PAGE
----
Labor Secretary-designate Raymond J. Donovan said yesterday he had no knowledge until a week ago of charges that his New Jersey construction company bought labor peace with the Teamsters three years ago by putting a "ghost employe" on its payroll.

The ghost was identified at Donovan's confirmation hearings as the chauffeur of New York Teamster official Harry Gross, now under investigation by the Justice Department.

In testimony before the Senate Labor and Human Resources Committee, Donovan also said he found, upon investigation last week, that his firm had had no choice but to hire the phantom Teamster, who was foisted off on it as a "walkaround foreman." He said such foremen are required by an area contract between construction companies and the union.

As part of its inquiry into his fitness, the committee is investigating some transactions involving his company, Schiavone Construction Co. of Secaucus, N.J. Another transaction involves a payment to an alleged middleman in an elaborate construction kickback scheme in Newark in the 1960s.

Ronald Reagan's Secretary of Energy-designate James B. Edwards also was on Capitol Hill yesterday, and told his confirmation committee he no longer favors abolsihing the Energy Department, as Reagan promised to do in the campaign [Details, Page A2].

Elsewhere in Donovan's long day at the witness table, he told the senators that he favors right-to-work legislation, thinks many federal occupational health and safety regulations have been "oppressive," believe the federal equal employment opportunity officials have sometimes been too confrontational in their dealings with business, and maintains an open mind on a sub-minimum wage for teen-agers.

Most of the questions as to the Schiavone company transactions came from committee Democrats headed by Edward M. Kennedy (D-Mass.). One, Donald W. Riegle Jr. of Michigan, said he found it hard to believe Donovan was unaware until last wek of the ghost employe incident. But the general view as the hearing ended was that the Democrats had not damaged the nominee, and that he would be confirmed.

Committee Chairman Orrin G. Hatch (R-Utah), who had originally favored another candidate for the Labor Department job, made a point of saying as the hearing opened that Reagan had found "a capable and hard-working nominee who can meet the challenges of that demanding office."

The supposed peace pact cost Schiavone about $13,000 in wage payments from November 1977 through June 1978, according to the committee's information, which staff aides said was derived from an "ongoing" Justice Department investigation.

According to the Justice Department, three top Schiavone officials appeared before a grand jury in December 1978, and one acknowledged that the company hired "ghost employe" Joseph Murray at the behest of a Teamster official identified as Harry Gross.

"Gross demanded that Mr. Murray be placed on the payroll on the 11 p.m. to 7 a.m. shift" on a Manhattan subway construction project "as a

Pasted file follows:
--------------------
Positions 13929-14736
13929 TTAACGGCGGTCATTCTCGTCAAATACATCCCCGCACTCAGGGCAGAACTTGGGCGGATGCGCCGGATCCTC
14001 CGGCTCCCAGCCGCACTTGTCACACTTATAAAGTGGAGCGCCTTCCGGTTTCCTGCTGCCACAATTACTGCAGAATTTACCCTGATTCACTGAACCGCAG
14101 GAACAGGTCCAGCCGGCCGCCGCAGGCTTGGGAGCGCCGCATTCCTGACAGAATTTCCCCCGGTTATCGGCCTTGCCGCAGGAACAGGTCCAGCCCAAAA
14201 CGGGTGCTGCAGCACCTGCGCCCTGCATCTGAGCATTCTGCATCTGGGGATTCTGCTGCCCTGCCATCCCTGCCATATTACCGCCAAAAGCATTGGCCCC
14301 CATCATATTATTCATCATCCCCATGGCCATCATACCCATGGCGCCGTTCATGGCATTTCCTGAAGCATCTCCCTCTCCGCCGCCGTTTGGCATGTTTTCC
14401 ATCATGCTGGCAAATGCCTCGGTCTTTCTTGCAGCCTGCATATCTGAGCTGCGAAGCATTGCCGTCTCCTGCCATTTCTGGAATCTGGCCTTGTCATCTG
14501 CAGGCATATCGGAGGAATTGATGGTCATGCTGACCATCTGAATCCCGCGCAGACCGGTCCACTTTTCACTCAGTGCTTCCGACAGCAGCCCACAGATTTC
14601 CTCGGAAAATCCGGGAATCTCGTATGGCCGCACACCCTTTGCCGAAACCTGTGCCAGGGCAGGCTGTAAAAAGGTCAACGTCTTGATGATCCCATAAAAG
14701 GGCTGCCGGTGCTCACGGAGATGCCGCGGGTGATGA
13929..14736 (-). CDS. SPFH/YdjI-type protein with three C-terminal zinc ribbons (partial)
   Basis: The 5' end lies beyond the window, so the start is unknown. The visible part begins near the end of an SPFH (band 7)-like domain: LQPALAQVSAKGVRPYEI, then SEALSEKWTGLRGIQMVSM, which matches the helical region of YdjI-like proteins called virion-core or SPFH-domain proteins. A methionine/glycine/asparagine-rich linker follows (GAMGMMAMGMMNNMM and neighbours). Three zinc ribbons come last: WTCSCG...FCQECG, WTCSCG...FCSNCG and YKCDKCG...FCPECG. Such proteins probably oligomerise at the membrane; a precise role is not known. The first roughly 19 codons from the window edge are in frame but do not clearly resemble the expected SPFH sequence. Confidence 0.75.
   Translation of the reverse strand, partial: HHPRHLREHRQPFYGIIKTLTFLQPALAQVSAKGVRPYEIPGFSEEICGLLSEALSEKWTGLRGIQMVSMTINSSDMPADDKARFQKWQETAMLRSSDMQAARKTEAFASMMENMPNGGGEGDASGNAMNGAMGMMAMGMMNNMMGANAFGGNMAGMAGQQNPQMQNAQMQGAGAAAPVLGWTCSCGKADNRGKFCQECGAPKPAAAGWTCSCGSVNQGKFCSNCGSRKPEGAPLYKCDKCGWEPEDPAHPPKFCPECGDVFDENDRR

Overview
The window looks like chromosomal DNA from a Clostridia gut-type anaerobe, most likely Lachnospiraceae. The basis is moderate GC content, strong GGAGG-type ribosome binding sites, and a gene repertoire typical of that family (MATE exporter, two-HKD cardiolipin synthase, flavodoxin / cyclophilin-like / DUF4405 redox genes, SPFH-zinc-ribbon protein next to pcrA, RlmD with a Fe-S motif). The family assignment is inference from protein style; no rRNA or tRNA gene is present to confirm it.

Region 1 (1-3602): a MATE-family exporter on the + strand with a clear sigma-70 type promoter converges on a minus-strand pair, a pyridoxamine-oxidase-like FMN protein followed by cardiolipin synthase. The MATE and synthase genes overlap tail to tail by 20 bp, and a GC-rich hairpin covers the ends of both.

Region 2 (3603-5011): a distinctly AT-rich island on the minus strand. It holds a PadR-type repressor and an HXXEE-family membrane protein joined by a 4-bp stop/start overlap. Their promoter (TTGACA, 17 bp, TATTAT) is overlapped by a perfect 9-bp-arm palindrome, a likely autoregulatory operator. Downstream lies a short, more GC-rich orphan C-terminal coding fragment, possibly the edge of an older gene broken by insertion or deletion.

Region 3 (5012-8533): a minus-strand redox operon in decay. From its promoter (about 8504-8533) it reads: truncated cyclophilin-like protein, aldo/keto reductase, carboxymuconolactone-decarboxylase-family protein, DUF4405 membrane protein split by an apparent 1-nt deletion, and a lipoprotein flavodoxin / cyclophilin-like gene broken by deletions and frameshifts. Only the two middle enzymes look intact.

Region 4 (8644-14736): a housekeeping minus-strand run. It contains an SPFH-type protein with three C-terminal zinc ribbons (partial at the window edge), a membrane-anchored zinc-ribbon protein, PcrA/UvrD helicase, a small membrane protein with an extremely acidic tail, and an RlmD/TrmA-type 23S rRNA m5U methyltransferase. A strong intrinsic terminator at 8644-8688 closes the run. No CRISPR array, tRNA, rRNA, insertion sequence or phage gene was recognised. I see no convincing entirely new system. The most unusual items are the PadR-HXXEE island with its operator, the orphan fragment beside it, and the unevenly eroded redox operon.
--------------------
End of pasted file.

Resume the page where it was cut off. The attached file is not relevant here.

"The [Justice] Department reports that Mr. Murray was Mr. Gross' chauffeur. The department further reports that Mr. Gross had ghost employes on the payrolls of other companies," the committee report said.

Donovan said he had not heard of the allegation until last week, when he was told about it by committee staff members. Since then he said he has had the opportunity to check with key employes, particularly with Schiavone senior vice president Josph DiCarolis, the most senior of those who appeared before the grand jury in connection with the matter.

DiCarolis said Murray was a "walkaround foreman" who had to be hired under the provision of local construction industry contract with the Teamsters, Donovan said.

"He never showed up for work," Donovan said of Murray. "But under the collective bargaining agreement, we had to pay him."

Red-faced, Donovan added in his comments to the committee: "If you call that extortion, you would be very incorrect."

"What do you call putting a chauffeur on the payroll, who doesn't even come to work?," shot back Kennedy, ranking minority member of the committee.

"You ask me what I think of that. I don't like it one damned bit. It is not our policy," Donovan said. However, he conceded that such practices "are typical" in the construction industry.

Though Riegle called it surprising that Donovan could not know of the grand jury appearances, Hatch, pointing out that Schiavone has 1,500 employes and $150 million in current orders, said such a lapse was understandable.

"I don't find it preposterous at all, or even suspect, that people who are beneath him, who are very competent, don't come to him with every problem," said Hatch, who went on to praise Donovan for his ability to delegate authority.

The second business dealing under study yesterday was a much-reported $13,000 check sent by Schiavone to the Irving Kantor Supply Co., a Newark payoff front operated on behalf of mobsters and wayward politicians, on Aug. 30, 1967.

Donovan argued that the payment was part of a legitimate business deal in which the company received the right to dump waste materials on land then believed to be owned by the late Irving Kantor.

Donovan said he now believes the land probably was owned by the city of Newark, but that the affair had been investigated by the Justice Department and the Internal Revenue Service between 1970 and 1973, and that both agencies gave his company a clean record.

"They went through 1 million [Schiavone] checks . . . eight years of records. . . . It was the most trying period of my life," Donovan said.